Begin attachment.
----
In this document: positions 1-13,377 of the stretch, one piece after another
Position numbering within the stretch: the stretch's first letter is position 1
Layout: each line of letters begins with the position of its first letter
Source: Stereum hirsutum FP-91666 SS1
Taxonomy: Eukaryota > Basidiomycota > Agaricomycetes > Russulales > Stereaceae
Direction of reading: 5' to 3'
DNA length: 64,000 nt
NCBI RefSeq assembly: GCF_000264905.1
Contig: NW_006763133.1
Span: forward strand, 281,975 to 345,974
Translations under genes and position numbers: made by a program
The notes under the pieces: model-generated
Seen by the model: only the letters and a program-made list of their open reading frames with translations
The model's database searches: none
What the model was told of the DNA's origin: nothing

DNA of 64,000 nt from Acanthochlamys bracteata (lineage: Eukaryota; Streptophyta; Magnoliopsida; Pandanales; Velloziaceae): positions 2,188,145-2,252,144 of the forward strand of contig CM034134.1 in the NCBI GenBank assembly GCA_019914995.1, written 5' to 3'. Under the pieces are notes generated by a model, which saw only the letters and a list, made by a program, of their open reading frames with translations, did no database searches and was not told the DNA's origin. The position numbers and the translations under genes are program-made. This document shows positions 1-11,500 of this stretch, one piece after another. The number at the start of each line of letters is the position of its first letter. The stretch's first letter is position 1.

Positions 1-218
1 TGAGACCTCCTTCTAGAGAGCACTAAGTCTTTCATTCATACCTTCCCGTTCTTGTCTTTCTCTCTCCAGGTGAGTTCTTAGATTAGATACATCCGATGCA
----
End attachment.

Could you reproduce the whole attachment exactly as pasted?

In this document: positions 1-13,377 of the stretch, one piece after another
Position numbering within the stretch: the stretch's first letter is position 1
Layout: each line of letters begins with the position of its first letter
Source: Stereum hirsutum FP-91666 SS1
Taxonomy: Eukaryota > Basidiomycota > Agaricomycetes > Russulales > Stereaceae
Direction of reading: 5' to 3'
DNA length: 64,000 nt
NCBI RefSeq assembly: GCF_000264905.1
Contig: NW_006763133.1
Span: forward strand, 281,975 to 345,974
Translations under genes and position numbers: made by a program
The notes under the pieces: model-generated
Seen by the model: only the letters and a program-made list of their open reading frames with translations
The model's database searches: none
What the model was told of the DNA's origin: nothing

DNA of 64,000 nt from Acanthochlamys bracteata (lineage: Eukaryota; Streptophyta; Magnoliopsida; Pandanales; Velloziaceae): positions 2,188,145-2,252,144 of the forward strand of contig CM034134.1 in the NCBI GenBank assembly GCA_019914995.1, written 5' to 3'. Under the pieces are notes generated by a model, which saw only the letters and a list, made by a program, of their open reading frames with translations, did no database searches and was not told the DNA's origin. The position numbers and the translations under genes are program-made. This document shows positions 1-11,500 of this stretch, one piece after another. The number at the start of each line of letters is the position of its first letter. The stretch's first letter is position 1.

Positions 1-218
1 TGAGACCTCCTTCTAGAGAGCACTAAGTCTTTCATTCATACCTTCCCGTTCTTGTCTTTCTCTCTCCAGGTGAGTTCTTAGATTAGATACATCCGATGCA